New science buildings rise to top of KU’s budget wish list

'Major shortcomings' are costing university time, funding and recruiting power, provost says

In this file photo from 2011, Kansas University students wait outside Malott Hall after the building was evacuated following reports of a chemical spill.

? Kansas University’s aging science buildings have “major shortcomings” — major enough that the antiquated facilities could in the future cost KU its membership in the prestigious research institution club known as the Association of American Universities, KU Provost Jeff Vitter told the Kansas Board of Regents on Thursday.

Moving forward with constructing new integrated science buildings — as called for in the Campus Master Plan unveiled last year — is KU’s top budget enhancement request for fiscal year 2017, Vitter said.

KU is asking for $3.5 million for fiscal year 2017 and then $7 million per year after that. Vitter said that represents roughly a third of the cost; the rest would be funded with money saved through KU’s Changing for Excellence ongoing efficiency initiative, as well as donations and public-private partnerships.

During Thursday’s Regents budget workshop, board members got a look at budgets and priority budget enhancement requests for the next couple years from KU and the state’s other Regents universities.

It’s one step in a long and ever-cycling higher education budget process. The 2015 Legislature appropriated capital projects for fiscal years 2016 and 2017, according to a Regents memo, and during the 2016 Legislative Session amendments may be made to the approved capital appropriations.

Vitter called the construction of new integrated science buildings — and Innovation Way, the larger master plan section they are a part of — the most important one of his time at KU. Tentatively, the plan calls for building two facilities in the Irving Hill area currently home to Stouffer Place apartments, which closed for good this summer.

The average age of KU’s current science buildings is 59 years, and they are fraught with problems, Vitter said.

Electricity outages, explosions and fire alarms triggered by experiments have led to a 30 percent loss in productivity time, he said. Precise temperature control, dust control and water quality needed for experiments also is lacking.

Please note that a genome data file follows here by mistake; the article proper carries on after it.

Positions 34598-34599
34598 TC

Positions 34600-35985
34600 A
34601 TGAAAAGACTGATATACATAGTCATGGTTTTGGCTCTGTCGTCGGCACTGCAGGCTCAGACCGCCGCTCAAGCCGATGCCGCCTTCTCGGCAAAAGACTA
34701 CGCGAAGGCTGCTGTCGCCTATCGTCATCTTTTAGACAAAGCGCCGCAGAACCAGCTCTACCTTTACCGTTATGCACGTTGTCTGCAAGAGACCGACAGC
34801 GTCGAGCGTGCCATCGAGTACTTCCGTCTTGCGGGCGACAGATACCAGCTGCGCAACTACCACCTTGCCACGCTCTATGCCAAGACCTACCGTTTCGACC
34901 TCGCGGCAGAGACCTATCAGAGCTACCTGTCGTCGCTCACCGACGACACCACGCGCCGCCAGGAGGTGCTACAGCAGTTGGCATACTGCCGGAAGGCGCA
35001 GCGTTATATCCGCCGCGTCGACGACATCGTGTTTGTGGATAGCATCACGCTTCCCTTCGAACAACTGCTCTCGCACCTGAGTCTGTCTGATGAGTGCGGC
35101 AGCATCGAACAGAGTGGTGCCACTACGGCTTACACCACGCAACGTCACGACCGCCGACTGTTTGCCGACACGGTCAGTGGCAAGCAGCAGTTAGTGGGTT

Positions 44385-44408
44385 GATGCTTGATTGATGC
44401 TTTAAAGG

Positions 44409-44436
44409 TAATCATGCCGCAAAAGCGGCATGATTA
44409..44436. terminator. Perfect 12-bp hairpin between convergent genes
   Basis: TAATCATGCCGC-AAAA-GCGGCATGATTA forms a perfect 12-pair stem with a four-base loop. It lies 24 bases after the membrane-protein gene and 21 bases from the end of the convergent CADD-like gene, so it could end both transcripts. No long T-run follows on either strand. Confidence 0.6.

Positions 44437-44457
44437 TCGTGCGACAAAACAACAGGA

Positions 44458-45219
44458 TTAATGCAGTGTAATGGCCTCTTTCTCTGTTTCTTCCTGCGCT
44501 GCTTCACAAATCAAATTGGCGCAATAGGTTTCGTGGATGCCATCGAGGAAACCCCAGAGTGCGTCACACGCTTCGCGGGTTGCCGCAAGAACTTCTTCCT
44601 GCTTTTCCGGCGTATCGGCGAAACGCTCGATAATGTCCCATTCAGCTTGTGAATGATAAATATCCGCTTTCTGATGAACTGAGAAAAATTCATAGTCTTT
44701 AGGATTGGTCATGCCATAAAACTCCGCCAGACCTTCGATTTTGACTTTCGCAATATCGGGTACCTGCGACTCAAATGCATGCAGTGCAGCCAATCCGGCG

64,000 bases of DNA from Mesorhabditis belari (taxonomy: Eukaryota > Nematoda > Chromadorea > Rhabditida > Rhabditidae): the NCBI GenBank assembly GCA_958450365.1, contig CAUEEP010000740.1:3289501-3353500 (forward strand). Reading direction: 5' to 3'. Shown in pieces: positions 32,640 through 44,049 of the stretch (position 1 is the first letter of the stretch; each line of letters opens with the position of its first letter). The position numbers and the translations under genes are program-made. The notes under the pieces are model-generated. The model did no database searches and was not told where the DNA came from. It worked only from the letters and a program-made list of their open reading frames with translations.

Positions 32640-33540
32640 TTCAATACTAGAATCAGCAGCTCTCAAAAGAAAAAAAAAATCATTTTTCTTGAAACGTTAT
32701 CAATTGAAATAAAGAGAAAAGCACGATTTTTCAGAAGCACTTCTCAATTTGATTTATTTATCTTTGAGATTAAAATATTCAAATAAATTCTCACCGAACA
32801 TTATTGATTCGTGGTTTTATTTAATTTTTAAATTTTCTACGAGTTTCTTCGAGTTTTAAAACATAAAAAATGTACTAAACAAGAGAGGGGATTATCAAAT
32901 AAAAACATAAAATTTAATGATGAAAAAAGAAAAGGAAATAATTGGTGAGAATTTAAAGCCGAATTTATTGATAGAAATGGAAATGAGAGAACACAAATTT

Meanwhile, Vitter said basic chemistry lab enrollment has “zoomed” up and that KU would be “shoe-horning” 28 additional sections into the current lab space.

“These are not mere annoyances and inconveniences,” Vitter said. “In recent years, antiquated facilities have literally cost us millions of dollars in lost grants.”

They’re also the reason a number of faculty chose not to come to KU, he said, including a few Foundation Distinguished Professor candidates.

“They had no interest in being in Malott Hall,” Vitter said.

Donors have made major gifts to enable a number of other new buildings on the KU campus in recent years, including the new school of business and the new home for Naismith’s original rules of basketball, under construction now.

Science buildings housing freshman and sophomore labs, while crucial for recruiting and retaining student and faculty researchers, simply aren’t as exciting for donors, Vitter said.

He noted that science buildings were identified in KU Endowment’s last fundraising campaign, KU First, some 15 years ago but “went nowhere.”

“Now it’s getting to be crucial,” Vitter said.

KU Chancellor Bernadette Gray-Little, who spoke during the meeting via phone, said that unlike graduates of professional schools such as engineering or pharmacy, alumni who stay in science “fortunately for science, and unfortunately for giving, often become academics.”?

Regent Ann Brandau-Murguia said the science building project aligns with KU’s strategic and physical master plans and that the Legislature has repeatedly said it wants students to be “world-ready.”

She said she hopes the project happens.

“I find some irony that we have a lab that you have clearly explained, if it was a business, would be failing,” she said. “How do you train young people who are interested in science, which is a business in our state, to perform in a real-world lab when you don’t have a real-world lab?”

KU proposed budget requests

New integrated science buildings are one of three priority proposed budget enhancement requests Kansas University presented to the Kansas Board of Regents during the board’s budget workshop Thursday in Topeka.

The three requests, according to KU:

• Priority 1 — Integrated science buildings for Innovation Way development on the Lawrence campus. Request: $3.5 million per year in FY 2017, then $7 million per year.

• Priority 2 — Support for a 3 percent merit-based salary enhancement at KU Medical Center, where state-funded employees have received just one institutionally supported annual raise in the past seven fiscal years. Request: $3.4 million, recurring funding beginning in FY 2017.

• Priority 3 — More funding for the KU School of Medicine-Wichita, ultimately to help address the state’s “critical” shortage of doctors. Request: $5.7 million, recurring funding beginning with $3.5 million in FY 2017 and another $2.2 million in FY 2018.